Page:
During his ride-out and visit to the 3rd Annual Women’s Motorcycle Show last month, our Hollywood reporter Reagan Alexander chose his favourite Triumph builds from the 27 on show and the hundreds outside the venue. Which most likely led to the early end of the evening compliments of the LAPD, also precipitated by the fact that Alicia (show-organiser) had to turn bike owners and bike builders away this year.
Kristina Kelly – Boulder City, Nevada
Motorcycle – 1965 Triumph Tiger T100SR
- Ceriani front end
- Bates seat
- Custom high pipes
- Ridiculously large skid plate
I started working in motorcycle shops when I was about 19 and it was about 11 years ago when I bought my first bike, which was a Triumph Speedmaster, and I never looked back.
I actually worked in a Triumph dealership, which helped. My first bike was completely customised; the place I worked at had built it and it just fit me perfectly. It’s what really got me to fall in love with Triumphs.
The vintage bikes are a little more testy, of course, but they are so much fun to ride. It’s rougher, it’s tougher, you can’t necessarily go as fast and they are not nearly as dependable as the new bikes but they still just put a smile on your face every time you ride them.
This bike had been sitting in a storage container in the high desert for years. The guy had been storing it for a friend and, when we went to look at some other bikes he had, I instantly loved it. How many bikes do you see with such a sweet hand-painted horse on them? (Oh, and if you are looking for the hand-painted horse, it is on the other side.)
Motorcycle – 1970 Triumph Daytona T100R
My boyfriend and I actually found it off Craigslist in Las Vegas and it is kind of the best of the 500s. It had the dual front brakes and was really the last of the good 500 Daytonas: the race bike of the time.
We went to go look at it and it had this weird, funky face [painted] on it and the ribbon design on it was actually kind of rainbow-coloured. I fell in love with the purple part – I have a 2013 Bonneville that is purple and white too.
My boyfriend, being the Triumph expert that he is, started looking at it, realised that other than the paint, the handlebar and the exhaust it was bone stock. It actually had the stock tyres on it from 1970.
We decided to make some modifications to the paint to make it all fit together. The weird face thing that was on the top [of the tank] was actually chipping off, so I got a screwdriver out, chipped it all off, sanded the tank and ended up with this weird halo from it. So, we painted the panels on the top, [my boyfriend] did the airbrushing and a friend of ours ended up doing the pin-striping.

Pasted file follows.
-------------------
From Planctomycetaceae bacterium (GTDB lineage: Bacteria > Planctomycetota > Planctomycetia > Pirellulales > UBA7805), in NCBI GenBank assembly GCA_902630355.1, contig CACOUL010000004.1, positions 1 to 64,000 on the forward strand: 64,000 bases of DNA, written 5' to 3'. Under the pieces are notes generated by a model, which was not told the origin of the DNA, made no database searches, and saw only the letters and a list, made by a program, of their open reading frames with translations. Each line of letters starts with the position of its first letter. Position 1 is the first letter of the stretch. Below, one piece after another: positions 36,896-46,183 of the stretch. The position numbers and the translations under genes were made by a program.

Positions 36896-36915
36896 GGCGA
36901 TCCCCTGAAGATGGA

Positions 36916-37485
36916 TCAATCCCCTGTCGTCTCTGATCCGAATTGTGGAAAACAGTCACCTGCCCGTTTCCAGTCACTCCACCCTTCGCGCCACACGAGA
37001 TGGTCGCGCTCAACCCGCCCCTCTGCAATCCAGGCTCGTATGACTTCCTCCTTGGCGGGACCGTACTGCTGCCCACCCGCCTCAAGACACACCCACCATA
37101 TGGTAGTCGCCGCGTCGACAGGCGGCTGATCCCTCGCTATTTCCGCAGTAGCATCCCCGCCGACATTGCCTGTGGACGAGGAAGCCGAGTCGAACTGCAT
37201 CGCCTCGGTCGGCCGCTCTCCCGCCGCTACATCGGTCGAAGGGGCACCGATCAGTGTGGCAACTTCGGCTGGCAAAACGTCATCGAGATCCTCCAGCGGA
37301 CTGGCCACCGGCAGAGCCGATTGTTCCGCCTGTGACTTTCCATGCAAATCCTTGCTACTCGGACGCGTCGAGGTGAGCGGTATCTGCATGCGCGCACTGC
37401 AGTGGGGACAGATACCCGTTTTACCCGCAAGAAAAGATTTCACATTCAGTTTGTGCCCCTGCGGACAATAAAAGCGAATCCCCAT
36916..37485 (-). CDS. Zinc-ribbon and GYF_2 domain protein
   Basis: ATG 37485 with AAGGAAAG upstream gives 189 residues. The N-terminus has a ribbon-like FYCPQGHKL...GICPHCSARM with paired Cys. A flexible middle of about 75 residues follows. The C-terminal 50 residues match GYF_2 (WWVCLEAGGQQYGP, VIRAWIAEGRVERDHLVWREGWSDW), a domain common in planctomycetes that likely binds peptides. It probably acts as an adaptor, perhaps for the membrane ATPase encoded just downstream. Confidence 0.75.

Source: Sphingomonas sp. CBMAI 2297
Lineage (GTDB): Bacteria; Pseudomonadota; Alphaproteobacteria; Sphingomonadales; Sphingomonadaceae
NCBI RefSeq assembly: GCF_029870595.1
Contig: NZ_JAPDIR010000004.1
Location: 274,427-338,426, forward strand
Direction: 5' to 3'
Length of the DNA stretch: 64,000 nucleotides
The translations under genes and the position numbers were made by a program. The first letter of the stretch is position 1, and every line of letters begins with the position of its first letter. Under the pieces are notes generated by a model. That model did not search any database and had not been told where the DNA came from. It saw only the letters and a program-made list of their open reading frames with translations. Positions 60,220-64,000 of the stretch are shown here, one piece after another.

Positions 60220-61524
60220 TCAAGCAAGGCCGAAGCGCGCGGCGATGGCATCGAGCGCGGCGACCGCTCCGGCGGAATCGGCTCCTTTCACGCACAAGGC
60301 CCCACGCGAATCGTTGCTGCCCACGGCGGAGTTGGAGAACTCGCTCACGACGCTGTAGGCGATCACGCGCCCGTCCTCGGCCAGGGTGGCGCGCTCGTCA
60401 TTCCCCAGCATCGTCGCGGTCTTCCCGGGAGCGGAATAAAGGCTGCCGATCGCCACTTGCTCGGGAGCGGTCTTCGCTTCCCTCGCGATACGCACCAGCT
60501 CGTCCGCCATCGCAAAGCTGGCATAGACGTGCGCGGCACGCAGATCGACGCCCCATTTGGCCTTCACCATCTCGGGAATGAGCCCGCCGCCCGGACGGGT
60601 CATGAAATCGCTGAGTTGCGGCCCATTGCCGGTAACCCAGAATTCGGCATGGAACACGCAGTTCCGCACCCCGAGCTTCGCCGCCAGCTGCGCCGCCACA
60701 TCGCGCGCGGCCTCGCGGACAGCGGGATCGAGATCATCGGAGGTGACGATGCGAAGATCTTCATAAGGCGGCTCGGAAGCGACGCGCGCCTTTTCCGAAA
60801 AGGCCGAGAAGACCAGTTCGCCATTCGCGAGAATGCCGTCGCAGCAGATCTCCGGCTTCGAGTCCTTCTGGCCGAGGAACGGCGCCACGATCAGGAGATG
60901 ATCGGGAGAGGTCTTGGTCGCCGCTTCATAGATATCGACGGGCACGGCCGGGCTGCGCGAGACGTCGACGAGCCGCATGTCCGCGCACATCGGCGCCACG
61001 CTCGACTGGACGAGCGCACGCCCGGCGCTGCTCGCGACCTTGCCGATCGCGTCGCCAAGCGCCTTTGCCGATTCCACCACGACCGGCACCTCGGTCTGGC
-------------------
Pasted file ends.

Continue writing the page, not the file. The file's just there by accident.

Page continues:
Adrienne Driggs – Phoenix, Arizona
Motorcycle – 2012 Triumph Street Triple 675
The first bike I had was a Suzuki. It was kind of sporty. I always liked the sport bike a little more, so when [that] learner bike died, I was going around looking at shops and I was trying to be objective about trying different bikes.
I went to all kinds of different dealers but I knew my end goal was to buy a Ducati. I went to the Euro-Shop last and I remember walking into the shop and I had to walk by a line of Triumphs to get to the Ducati and I slowed my roll and said: ‘What…. What is Triumph?! What is this?!’
I actually had never even heard of Triumph up until that point. I walked up to the Street Triples – they had a pair of them, a red one and a black one sitting there – and I was trying to be coy because you never want to let the salesperson know what it is you actually want.
I remember thinking, ‘huh, that’s nice… I know I want a Ducati, but that is nice.
I like the lines on that…
I love the angles…
I love the lean…
Everything about that looks really nice.
I am just going to sit on it…’
And I sat on it, and I was like, ‘Oh, this is really nice’.
It is absolutely a love story. I have friends joke all the time that my bike is my boyfriend. I honestly rarely date and I spend most of my time riding.
Corinne Hall – Newport Beach, California
Motorcycle – 2014 Triumph Bonneville T100
Name – Saffron
Builder – Hayden Roberts
This project began because I am a vintage car and motorcycle buff. When I purchased a newer bike, I knew right away I had to add my personal touch as soon as possible. I had admired Hayden’s handiwork but also figured he wouldn’t dare touch a new bike. I was wrong!
It’s a natural fit to collaborate with someone who gets you. He really pulled all my passions together, from choosing the vintage Porsche Bahama yellow colour scheme to the houndstooth upholstery, the rally-car-style side badge with retro Triumph car logo on the tank and adding a pinch of vintage by replacing the rear fender with a 1970 TR6C brushed aluminum fender and brake light.
Everyone really dialled it in and in my eyes it’s a work of art.
Kristine Peach – Calabasas, California
Builder (and other half) – Wes White, Four Aces Cycle
Motorcycle – 1953 Triumph 650cc
Name – The Humblebee
Everything on this bike was customised for straight line racing. That included unique gas tanks, oil tank, battery box, fender and seat.
The Humblebee was built for racing at California’s El Mirage Dry Lake and the famed Bonneville Salt Flats and I’ve been riding it there for three or four years now.
Photos: Alex Martino